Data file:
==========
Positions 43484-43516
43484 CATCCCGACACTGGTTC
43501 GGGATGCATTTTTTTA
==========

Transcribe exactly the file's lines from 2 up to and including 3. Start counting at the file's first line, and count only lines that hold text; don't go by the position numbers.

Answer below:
43484 CATCCCGACACTGGTTC
43501 GGGATGCATTTTTTTA